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John Price (cricketer, born 1937)
|Full name||John Sidney Ernest Price|
|Born|| (1937-07-22) 22 July 1937
Harrow, Middlesex, England
Distinctive for his extremely long angled run up and elaborate, though graceful, upright bowling action, Price could bowl outswingers at genuine pace, but his international career was hampered by a succession of injuries. He possessed an excellent arm in the deep, but seldom troubled the opposition with a bat in his hand. He took 734 wickets for Middlesex in 242 matches at just 22.39 each, carrying their attack in the late 1960s, having only established himself in the first team in 1963 at the age of 25, after playing club cricket with Wembley Cricket Club. He also took 192 wickets in limited overs games.
Life and career
Price was born in Harrow, Middlesex. He took 83 wickets at 22 in his first full season, earning a touring berth to India, where he took fourteen wickets in his first four Tests. Never renowned for his left-handed batting, he survived 144 minutes and scored 32 runs in partnership with his Middlesex team-mate, Fred Titmus, in the Second Test in Bombay. He took 5 for 73 in the next Test in Calcutta but, in his sporadic appearances thereafter, failed to take more than three wickets in a Test innings again.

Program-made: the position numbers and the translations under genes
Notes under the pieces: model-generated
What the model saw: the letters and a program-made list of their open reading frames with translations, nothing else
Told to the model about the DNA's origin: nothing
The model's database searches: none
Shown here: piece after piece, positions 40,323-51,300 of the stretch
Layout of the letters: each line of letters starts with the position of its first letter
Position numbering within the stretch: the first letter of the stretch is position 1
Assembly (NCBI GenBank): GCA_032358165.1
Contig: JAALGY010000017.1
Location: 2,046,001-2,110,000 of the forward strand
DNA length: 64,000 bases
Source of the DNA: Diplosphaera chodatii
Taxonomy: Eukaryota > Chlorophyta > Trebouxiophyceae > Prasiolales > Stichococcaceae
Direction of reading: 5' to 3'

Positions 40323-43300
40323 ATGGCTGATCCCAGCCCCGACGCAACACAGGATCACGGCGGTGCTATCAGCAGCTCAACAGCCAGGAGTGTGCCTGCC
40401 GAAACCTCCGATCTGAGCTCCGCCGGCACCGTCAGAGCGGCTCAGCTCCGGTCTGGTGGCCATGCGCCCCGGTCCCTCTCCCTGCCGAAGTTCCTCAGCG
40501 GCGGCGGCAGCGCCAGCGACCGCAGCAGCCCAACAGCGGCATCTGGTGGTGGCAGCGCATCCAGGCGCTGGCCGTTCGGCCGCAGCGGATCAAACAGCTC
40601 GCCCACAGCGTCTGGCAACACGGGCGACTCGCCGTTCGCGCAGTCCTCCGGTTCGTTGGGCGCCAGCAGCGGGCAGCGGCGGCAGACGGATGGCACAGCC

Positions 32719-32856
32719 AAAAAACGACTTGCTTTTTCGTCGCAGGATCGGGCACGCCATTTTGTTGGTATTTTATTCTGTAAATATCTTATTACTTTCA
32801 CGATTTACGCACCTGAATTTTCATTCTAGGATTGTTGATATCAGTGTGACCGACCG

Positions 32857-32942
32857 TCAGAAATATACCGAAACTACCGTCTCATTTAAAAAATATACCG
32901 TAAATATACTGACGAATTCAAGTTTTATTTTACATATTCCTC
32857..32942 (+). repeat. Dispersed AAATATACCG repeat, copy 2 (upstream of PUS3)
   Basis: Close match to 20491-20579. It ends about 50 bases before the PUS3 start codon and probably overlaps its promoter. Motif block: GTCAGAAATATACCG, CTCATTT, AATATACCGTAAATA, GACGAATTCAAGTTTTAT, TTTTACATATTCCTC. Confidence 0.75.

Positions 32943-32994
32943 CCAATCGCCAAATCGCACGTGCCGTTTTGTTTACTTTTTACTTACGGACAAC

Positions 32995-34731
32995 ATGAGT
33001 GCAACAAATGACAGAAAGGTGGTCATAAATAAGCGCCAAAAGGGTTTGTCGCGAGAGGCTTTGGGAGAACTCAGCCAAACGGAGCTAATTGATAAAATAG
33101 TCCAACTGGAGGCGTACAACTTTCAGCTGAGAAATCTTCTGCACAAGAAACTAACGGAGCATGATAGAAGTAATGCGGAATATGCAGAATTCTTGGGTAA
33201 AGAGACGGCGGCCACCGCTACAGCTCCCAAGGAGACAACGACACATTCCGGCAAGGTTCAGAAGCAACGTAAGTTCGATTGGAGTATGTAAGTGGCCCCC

He toured South Africa in 1964/65, taking three wickets in the Test at Johannesburg, but was struck down by a back injury in 1965. He returned to form and fitness in style in 1966, taking 94 wickets at 18.74 and bagging 8 for 48, the best bowling figures of his career, against Derbyshire at Lord's. After England had lost the 1966 series against the West Indies, Price, then considered the fastest bowler in England, was selected for the fifth and final Test, but was unable to play due to injury. John Snow, whom he had replaced, returned to the side. Price took another 89 wickets at just 16.51 in 1968, and although age was beginning to tell against him, he took another 80 scalps in 1970. He returned to England colours at the age of 34 in 1971, after six years in the international wilderness, against Pakistan after Zaheer Abbas had earlier savaged England's bowling attack. Price took 3 for 29 in Pakistan's first innings, in a rain ruined match at Lord's, and he bowled well in the subsequent series against India, opening the bowling with Snow.
More good performances in 1972, including 8 for 85 against Sussex, and 6 for 34 in a Gillette Cup match against Surrey, saw him picked for what turned out to be his last Test against Australia at Lord's, a game in which he hit 19, the second-highest score, in England's disastrous second innings, as Bob Massie swept the tourists to victory. Price appeared in the 1975 Benson & Hedges Cup Final, before retiring at the end of the season.
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